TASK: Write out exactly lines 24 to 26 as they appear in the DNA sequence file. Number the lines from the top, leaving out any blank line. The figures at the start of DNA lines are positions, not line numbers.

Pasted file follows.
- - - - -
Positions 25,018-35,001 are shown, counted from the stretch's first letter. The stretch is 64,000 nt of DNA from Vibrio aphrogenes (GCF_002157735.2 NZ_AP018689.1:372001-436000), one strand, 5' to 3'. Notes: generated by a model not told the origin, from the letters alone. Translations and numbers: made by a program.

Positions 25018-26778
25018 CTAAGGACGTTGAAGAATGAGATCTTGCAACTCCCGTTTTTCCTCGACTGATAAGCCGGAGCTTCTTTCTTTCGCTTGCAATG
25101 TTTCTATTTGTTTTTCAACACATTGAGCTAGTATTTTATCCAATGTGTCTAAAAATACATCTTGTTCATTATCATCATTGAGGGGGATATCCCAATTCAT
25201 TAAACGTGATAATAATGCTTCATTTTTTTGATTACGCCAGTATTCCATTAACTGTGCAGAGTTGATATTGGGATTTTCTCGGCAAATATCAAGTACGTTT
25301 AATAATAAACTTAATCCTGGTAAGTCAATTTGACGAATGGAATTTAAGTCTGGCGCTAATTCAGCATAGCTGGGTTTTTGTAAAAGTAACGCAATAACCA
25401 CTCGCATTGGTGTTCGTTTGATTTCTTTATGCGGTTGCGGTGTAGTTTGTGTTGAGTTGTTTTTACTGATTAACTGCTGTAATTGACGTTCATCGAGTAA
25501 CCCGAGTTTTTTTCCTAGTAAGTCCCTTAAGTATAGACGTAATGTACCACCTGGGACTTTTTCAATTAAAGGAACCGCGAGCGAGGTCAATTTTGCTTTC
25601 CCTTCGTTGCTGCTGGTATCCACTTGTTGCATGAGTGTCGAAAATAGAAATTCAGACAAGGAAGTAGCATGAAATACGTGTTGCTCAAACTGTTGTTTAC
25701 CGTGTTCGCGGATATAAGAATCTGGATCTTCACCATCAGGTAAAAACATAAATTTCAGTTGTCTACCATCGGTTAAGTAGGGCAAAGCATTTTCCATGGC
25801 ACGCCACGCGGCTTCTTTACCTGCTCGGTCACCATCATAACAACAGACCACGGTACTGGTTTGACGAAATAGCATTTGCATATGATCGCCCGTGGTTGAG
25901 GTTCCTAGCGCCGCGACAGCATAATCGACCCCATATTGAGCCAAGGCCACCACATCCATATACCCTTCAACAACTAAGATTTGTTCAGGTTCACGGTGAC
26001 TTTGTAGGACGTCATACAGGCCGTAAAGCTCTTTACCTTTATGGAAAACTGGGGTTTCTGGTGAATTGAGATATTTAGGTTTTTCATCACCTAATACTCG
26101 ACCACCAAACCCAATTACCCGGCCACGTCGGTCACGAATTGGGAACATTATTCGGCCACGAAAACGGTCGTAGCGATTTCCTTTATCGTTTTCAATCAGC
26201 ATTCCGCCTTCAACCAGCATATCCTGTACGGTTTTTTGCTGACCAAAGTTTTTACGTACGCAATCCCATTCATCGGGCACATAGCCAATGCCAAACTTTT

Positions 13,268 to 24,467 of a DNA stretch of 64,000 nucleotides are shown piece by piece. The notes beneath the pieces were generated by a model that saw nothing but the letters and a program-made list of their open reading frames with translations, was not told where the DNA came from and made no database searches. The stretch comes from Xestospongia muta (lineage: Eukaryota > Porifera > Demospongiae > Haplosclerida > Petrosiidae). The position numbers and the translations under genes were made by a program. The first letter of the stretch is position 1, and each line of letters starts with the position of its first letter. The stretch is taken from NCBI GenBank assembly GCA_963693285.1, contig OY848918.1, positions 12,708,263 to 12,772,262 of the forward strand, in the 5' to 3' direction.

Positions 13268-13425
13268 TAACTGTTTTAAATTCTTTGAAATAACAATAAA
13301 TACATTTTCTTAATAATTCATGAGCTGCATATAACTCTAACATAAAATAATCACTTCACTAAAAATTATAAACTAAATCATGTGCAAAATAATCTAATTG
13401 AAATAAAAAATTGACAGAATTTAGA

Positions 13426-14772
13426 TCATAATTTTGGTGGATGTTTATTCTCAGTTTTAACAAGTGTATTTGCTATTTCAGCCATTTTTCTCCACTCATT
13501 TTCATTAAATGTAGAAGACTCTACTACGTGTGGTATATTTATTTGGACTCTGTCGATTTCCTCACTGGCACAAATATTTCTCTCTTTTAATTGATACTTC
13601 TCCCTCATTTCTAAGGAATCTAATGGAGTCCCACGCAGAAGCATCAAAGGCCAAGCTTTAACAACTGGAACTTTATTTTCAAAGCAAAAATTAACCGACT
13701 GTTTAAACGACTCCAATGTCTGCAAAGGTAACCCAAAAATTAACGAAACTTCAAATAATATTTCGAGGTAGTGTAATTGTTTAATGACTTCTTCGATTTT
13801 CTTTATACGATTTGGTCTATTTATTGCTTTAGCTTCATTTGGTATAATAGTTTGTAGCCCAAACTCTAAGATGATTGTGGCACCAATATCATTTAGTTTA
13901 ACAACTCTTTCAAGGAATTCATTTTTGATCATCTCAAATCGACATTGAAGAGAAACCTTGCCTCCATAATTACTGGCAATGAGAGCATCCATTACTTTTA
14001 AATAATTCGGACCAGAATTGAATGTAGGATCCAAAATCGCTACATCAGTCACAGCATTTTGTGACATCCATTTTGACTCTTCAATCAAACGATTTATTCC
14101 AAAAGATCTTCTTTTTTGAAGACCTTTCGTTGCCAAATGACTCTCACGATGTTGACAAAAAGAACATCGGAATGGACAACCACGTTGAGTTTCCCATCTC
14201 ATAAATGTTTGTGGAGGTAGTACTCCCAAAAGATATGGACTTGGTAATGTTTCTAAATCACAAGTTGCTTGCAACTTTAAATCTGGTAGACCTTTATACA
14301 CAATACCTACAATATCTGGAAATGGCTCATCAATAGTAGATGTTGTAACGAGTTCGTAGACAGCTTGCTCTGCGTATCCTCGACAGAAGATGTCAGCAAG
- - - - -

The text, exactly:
13601 TCCCTCATTTCTAAGGAATCTAATGGAGTCCCACGCAGAAGCATCAAAGGCCAAGCTTTAACAACTGGAACTTTATTTTCAAAGCAAAAATTAACCGACT
13701 GTTTAAACGACTCCAATGTCTGCAAAGGTAACCCAAAAATTAACGAAACTTCAAATAATATTTCGAGGTAGTGTAATTGTTTAATGACTTCTTCGATTTT
13801 CTTTATACGATTTGGTCTATTTATTGCTTTAGCTTCATTTGGTATAATAGTTTGTAGCCCAAACTCTAAGATGATTGTGGCACCAATATCATTTAGTTTA